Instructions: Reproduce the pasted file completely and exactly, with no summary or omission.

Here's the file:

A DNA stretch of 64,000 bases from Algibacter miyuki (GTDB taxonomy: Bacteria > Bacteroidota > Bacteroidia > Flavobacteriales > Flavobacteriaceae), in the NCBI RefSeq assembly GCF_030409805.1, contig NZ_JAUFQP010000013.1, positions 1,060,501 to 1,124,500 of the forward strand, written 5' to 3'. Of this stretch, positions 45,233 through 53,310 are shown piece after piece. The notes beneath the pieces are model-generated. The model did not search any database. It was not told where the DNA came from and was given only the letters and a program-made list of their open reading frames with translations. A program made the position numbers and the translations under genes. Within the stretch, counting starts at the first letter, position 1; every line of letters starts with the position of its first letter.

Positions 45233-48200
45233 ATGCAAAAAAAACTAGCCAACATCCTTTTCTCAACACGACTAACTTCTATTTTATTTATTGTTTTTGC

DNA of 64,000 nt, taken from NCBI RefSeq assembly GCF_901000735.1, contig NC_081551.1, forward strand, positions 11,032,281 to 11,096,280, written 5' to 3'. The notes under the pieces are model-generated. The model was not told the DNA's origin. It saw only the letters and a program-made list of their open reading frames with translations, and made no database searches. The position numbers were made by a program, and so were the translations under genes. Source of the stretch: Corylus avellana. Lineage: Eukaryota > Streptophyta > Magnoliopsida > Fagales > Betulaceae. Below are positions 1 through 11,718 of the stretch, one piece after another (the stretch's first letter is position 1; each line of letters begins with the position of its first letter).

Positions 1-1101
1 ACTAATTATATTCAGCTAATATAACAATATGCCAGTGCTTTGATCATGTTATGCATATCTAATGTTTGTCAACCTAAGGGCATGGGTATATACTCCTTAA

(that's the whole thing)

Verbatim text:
A DNA stretch of 64,000 bases from Algibacter miyuki (GTDB taxonomy: Bacteria > Bacteroidota > Bacteroidia > Flavobacteriales > Flavobacteriaceae), in the NCBI RefSeq assembly GCF_030409805.1, contig NZ_JAUFQP010000013.1, positions 1,060,501 to 1,124,500 of the forward strand, written 5' to 3'. Of this stretch, positions 45,233 through 53,310 are shown piece after piece. The notes beneath the pieces are model-generated. The model did not search any database. It was not told where the DNA came from and was given only the letters and a program-made list of their open reading frames with translations. A program made the position numbers and the translations under genes. Within the stretch, counting starts at the first letter, position 1; every line of letters starts with the position of its first letter.

Positions 45233-48200
45233 ATGCAAAAAAAACTAGCCAACATCCTTTTCTCAACACGACTAACTTCTATTTTATTTATTGTTTTTGC

DNA of 64,000 nt, taken from NCBI RefSeq assembly GCF_901000735.1, contig NC_081551.1, forward strand, positions 11,032,281 to 11,096,280, written 5' to 3'. The notes under the pieces are model-generated. The model was not told the DNA's origin. It saw only the letters and a program-made list of their open reading frames with translations, and made no database searches. The position numbers were made by a program, and so were the translations under genes. Source of the stretch: Corylus avellana. Lineage: Eukaryota > Streptophyta > Magnoliopsida > Fagales > Betulaceae. Below are positions 1 through 11,718 of the stretch, one piece after another (the stretch's first letter is position 1; each line of letters begins with the position of its first letter).

Positions 1-1101
1 ACTAATTATATTCAGCTAATATAACAATATGCCAGTGCTTTGATCATGTTATGCATATCTAATGTTTGTCAACCTAAGGGCATGGGTATATACTCCTTAA